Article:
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N2 - Summary Background While prior studies have demonstrated that chronic obstructive pulmonary disease (COPD) is associated with gastroesophageal reflux disease (GERD), and that GERD is associated with acute exacerbations of COPD (AECOPD), no study to date has been able to establish temporality in this relationship. The purpose of this cohort study was to explore the impact of a new diagnosis of GERD on the risk of subsequent AECOPD. Methods We used a retrospective population-based cohort design to analyse the data of 1976 COPD subjects with GERD as an exposure cohort and 3936 COPD subjects without GERD as a comparison group. We individually tracked each subject in this study for 12 months and identified those subjects who experienced an episode of AECOPD. Hazard ratios (HR) were calculated using Cox proportional hazards regression analysis. Results The incidence of AECOPD was 4.08 and 2.79 per 100 person-year in individuals with and without GERD, respectively (p = 0.012). Following adjustment for sex, age, ischaemic heart disease, heart failure, atrial fibrillation, hypertension, osteoporosis, anxiety, diabetes mellitus, angina, stroke, anaemia, dementia, occupational category, monthly insurance premium, number of OPD visits and COPD severity. The stepwise Cox regression analysis revealed that GERD was independently associated with an increased risk of AECOPD (HR = 1.48, 95% CI = 1.10-1.99). Conclusion This study demonstrated that GERD is an independent risk factor for AECOPD. Caution should be exercised when assessing GERD symptoms in patients with COPD.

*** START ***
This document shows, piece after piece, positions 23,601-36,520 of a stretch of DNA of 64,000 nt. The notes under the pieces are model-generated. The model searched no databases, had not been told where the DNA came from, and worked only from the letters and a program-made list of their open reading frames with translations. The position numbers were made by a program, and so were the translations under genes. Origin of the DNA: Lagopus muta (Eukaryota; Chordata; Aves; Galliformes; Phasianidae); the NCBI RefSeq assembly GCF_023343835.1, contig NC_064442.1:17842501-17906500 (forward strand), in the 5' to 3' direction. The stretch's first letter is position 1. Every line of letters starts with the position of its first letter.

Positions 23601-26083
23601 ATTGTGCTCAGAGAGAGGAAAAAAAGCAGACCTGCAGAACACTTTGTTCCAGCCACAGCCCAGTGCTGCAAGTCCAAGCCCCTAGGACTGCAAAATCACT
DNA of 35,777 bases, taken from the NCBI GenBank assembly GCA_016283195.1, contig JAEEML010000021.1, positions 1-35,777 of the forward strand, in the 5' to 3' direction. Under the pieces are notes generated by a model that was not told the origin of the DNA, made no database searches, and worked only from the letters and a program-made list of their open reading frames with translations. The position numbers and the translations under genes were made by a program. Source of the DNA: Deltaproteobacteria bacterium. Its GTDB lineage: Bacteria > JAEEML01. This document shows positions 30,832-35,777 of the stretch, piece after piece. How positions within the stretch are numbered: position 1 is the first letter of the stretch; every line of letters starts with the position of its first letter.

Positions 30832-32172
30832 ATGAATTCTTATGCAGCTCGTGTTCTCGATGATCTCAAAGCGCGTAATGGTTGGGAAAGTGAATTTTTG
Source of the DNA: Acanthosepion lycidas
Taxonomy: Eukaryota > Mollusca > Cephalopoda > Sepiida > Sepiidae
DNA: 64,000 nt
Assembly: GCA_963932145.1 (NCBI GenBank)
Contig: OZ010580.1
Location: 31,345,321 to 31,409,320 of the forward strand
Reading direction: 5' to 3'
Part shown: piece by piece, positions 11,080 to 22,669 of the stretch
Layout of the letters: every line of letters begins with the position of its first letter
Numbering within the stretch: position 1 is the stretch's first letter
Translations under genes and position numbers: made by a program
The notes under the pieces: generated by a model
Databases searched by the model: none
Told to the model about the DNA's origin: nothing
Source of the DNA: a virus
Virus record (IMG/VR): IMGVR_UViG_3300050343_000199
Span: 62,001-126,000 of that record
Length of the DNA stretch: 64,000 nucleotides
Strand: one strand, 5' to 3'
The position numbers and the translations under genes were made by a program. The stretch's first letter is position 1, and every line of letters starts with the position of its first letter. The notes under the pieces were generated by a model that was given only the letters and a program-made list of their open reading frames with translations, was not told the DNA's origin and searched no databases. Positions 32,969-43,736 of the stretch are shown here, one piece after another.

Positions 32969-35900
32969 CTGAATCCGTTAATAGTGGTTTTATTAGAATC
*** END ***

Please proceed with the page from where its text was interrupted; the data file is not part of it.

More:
AB - Summary Background While prior studies have demonstrated that chronic obstructive pulmonary disease (COPD) is associated with gastroesophageal reflux disease (GERD), and that GERD is associated with acute exacerbations of COPD (AECOPD), no study to date has been able to establish temporality in this relationship. The purpose of this cohort study was to explore the impact of a new diagnosis of GERD on the risk of subsequent AECOPD. Methods We used a retrospective population-based cohort design to analyse the data of 1976 COPD subjects with GERD as an exposure cohort and 3936 COPD subjects without GERD as a comparison group. We individually tracked each subject in this study for 12 months and identified those subjects who experienced an episode of AECOPD. Hazard ratios (HR) were calculated using Cox proportional hazards regression analysis. Results The incidence of AECOPD was 4.08 and 2.79 per 100 person-year in individuals with and without GERD, respectively (p = 0.012). Following adjustment for sex, age, ischaemic heart disease, heart failure, atrial fibrillation, hypertension, osteoporosis, anxiety, diabetes mellitus, angina, stroke, anaemia, dementia, occupational category, monthly insurance premium, number of OPD visits and COPD severity. The stepwise Cox regression analysis revealed that GERD was independently associated with an increased risk of AECOPD (HR = 1.48, 95% CI = 1.10-1.99). Conclusion This study demonstrated that GERD is an independent risk factor for AECOPD. Caution should be exercised when assessing GERD symptoms in patients with COPD.